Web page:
Human smugglers helped Cubans

Federal agents are questioning two men suspected of smuggling 20 undocumented Cubans ashore at the north end of the Judge S.S. Jolley Bridge this morning, U.S. Border Patrol spokesman Steve McDonald said this afternoon.

Cuban refugees wait just north of the S.S. Jolley Bridge north of Marco Island today.

Lexey Swall

Cuban refugees wait just north of the S.S. Jolley Bridge north of Marco Island today.

The men, Cubans living in the United States, are being held at the Border Patrol station in Pembroke Pines, where the 20 immigrants also are being interviewed, McDonald said.

He would not release their names or other details about the men. They could be arrested as early as Wednesday, he said.

"We believe they are part of it," he said.

The men were aboard a 24-foot fishing boat that carried 14 adult men, four adult women, - including a pregnant woman - a 1-year-old boy and a female juvenile to shore this morning, he said. The boy's parents were on the boat, he said.

The boat, with nine fishing rods sticking into the air, remained in the water at the Collier Boulevard boat ramp this morning while crime scene workers took photographs, lifted fingerprints from its stern and used tweezers to pluck hairs or fibers from the center console.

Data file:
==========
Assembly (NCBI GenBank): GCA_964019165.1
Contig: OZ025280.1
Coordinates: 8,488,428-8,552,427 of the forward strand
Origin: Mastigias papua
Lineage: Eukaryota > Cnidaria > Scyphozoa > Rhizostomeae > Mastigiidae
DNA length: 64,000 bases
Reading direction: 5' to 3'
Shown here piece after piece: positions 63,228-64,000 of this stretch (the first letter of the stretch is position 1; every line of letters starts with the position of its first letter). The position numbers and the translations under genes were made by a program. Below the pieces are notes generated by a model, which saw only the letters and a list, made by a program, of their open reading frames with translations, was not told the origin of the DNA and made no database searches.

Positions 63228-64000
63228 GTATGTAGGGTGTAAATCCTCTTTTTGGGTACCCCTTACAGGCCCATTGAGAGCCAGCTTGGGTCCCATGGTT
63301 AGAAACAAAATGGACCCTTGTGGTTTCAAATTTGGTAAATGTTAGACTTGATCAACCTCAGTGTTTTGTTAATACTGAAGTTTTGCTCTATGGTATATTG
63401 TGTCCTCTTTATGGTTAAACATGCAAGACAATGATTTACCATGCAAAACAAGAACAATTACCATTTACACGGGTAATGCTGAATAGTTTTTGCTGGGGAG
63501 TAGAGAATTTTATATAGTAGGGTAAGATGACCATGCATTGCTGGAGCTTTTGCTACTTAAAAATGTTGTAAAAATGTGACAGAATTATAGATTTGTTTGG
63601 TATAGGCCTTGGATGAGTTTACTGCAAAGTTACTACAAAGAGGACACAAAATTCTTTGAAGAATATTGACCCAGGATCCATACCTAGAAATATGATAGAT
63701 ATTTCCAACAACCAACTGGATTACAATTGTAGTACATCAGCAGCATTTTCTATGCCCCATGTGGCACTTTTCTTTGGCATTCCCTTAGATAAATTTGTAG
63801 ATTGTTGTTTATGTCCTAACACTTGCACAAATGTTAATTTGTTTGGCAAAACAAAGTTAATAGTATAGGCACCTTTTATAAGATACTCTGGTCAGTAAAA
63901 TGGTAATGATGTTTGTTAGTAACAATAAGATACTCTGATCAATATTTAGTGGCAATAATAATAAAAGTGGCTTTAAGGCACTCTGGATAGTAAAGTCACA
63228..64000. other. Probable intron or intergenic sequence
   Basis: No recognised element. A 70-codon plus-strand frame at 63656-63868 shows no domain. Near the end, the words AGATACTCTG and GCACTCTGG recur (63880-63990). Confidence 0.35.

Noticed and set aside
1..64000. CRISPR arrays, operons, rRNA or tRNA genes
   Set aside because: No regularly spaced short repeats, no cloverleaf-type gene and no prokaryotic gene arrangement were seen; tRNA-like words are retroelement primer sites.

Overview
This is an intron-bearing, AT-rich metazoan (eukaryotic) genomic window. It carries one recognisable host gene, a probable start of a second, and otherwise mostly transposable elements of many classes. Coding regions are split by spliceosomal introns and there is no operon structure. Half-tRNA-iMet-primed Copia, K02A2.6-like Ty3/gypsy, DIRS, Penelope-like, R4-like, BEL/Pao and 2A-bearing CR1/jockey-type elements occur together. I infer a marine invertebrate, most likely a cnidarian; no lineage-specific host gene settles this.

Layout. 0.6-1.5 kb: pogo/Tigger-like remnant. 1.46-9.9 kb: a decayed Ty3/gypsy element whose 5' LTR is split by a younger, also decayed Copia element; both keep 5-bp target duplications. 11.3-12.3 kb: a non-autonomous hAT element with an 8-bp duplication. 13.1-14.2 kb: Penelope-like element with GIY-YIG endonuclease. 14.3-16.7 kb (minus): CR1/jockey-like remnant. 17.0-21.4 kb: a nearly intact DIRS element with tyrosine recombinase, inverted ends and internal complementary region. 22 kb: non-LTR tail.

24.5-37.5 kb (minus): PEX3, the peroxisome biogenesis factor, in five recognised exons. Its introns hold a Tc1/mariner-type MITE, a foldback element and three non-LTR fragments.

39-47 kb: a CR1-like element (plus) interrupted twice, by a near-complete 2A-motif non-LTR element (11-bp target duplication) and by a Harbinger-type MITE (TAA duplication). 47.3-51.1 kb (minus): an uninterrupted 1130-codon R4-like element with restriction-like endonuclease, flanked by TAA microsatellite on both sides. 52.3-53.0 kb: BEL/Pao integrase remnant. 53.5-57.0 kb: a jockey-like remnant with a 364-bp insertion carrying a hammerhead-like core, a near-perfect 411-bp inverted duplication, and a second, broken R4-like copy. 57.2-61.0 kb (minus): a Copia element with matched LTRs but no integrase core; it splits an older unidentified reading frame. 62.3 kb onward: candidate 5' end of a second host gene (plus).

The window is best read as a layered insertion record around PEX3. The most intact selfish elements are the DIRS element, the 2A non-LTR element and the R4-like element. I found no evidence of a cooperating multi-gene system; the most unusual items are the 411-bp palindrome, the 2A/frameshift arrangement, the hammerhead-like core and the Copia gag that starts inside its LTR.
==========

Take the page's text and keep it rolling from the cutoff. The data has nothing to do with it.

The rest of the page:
Collier County Sheriff finger print expert Frank Aldrich, right, talks to Crime Scene Investigators Jessica Fernandez, left, and Kim Costa as they removed evidence from a boat that is suspected to have helped 20 Cuban refugees arrive on shore just north of Marco Island on this morning.

Lexey Swall

Collier County Sheriff finger print expert Frank Aldrich, right, talks to Crime Scene Investigators Jessica Fernandez, left, and Kim Costa as they removed evidence from a boat that is suspected to have helped 20 Cuban refugees arrive on shore just north of Marco Island on this morning.

McDonald said the 20 migrants would be interviewed about their backgrounds and about their journey from Cuba and likely would be released later tonight.

He said there are no indications any of them will be sent back to Cuba. Under the U.S. "wet foot-dry foot" policy, Cubans that reach U.S. soil generally are allowed to stay in the country. If they are intercepted before reaching land, they are to be returned to Cuba, according to the policy.

Collier County Sheriff's Office spokeswoman Stephanie Spell said passers-by on Collier Boulevard reported seeing the Cubans shortly after 7 a.m.

At about the same time, officers aboard a sheriff's marine patrol boat near the bridge saw a boat with no passengers aboard speeding up the Marco River away from the Gulf of Mexico and stopped it, Spell said. Authorities also seized a second boat.

Collier sheriff's Lt. David Johnson said an "illegal border crossing and landing was detected" and said authorities intercepted all the immigrants and "probably caught the people that were responsible" for bringing them ashore.

"We had two boats in the wrong place at the wrong time and at the wrong hour," Johnson said.

Ten of the 20 Cubans, including the pregnant woman and boy, were sent to Naples Community Hospital and North Collier Hospital for treatment of dehydration. Their conditions are not life-threatening, Spell said.